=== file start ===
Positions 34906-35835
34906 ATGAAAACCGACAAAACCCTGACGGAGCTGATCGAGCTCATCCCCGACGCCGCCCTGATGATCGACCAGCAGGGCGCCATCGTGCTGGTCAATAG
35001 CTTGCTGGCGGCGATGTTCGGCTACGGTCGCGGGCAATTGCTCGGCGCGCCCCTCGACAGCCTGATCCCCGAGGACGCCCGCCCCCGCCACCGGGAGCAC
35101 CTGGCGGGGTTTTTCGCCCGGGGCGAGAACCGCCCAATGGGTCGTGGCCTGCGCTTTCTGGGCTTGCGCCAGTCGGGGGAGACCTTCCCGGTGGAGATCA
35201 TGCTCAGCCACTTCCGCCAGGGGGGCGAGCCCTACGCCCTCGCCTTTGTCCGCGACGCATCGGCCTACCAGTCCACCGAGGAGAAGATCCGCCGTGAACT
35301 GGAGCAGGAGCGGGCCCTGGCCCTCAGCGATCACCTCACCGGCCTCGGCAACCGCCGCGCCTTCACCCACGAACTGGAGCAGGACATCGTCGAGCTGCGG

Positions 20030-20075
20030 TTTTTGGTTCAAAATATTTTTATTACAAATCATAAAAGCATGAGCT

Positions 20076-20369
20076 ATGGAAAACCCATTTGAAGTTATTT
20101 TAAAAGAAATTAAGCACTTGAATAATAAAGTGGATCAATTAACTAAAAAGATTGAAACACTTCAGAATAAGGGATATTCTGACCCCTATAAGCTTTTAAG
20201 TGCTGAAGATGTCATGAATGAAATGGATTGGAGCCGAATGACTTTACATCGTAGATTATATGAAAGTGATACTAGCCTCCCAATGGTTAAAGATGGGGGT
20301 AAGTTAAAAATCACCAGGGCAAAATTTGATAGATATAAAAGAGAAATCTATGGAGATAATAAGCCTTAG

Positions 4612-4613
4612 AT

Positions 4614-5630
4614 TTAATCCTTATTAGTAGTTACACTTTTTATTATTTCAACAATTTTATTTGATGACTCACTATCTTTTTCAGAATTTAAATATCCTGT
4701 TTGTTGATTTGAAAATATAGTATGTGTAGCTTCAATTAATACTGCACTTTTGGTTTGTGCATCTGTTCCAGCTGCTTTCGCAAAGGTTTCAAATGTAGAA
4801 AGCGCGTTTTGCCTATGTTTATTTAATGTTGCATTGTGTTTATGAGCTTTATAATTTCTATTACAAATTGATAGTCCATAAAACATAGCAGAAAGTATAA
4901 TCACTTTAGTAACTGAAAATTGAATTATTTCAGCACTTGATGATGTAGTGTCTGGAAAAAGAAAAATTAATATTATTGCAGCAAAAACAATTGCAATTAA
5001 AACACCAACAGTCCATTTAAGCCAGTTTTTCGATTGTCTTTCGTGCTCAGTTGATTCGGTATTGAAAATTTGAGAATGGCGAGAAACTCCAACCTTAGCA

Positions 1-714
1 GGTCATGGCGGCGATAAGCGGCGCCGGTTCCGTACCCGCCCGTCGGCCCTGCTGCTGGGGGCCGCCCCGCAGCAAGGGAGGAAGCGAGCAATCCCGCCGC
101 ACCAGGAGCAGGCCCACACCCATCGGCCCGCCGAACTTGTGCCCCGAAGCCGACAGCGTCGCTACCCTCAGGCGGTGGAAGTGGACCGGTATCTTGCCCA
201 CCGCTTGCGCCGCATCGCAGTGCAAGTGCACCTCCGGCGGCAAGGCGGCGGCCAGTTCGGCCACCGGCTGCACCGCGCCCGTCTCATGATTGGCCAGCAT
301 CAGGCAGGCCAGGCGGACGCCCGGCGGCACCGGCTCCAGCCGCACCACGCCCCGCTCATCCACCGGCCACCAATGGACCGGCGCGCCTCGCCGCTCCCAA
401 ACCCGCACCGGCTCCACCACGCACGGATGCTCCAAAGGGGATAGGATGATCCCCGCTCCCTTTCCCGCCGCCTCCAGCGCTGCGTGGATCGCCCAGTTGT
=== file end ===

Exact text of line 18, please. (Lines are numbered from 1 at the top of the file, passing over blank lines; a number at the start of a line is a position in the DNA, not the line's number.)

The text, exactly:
4701 TTGTTGATTTGAAAATATAGTATGTGTAGCTTCAATTAATACTGCACTTTTGGTTTGTGCATCTGTTCCAGCTGCTTTCGCAAAGGTTTCAAATGTAGAA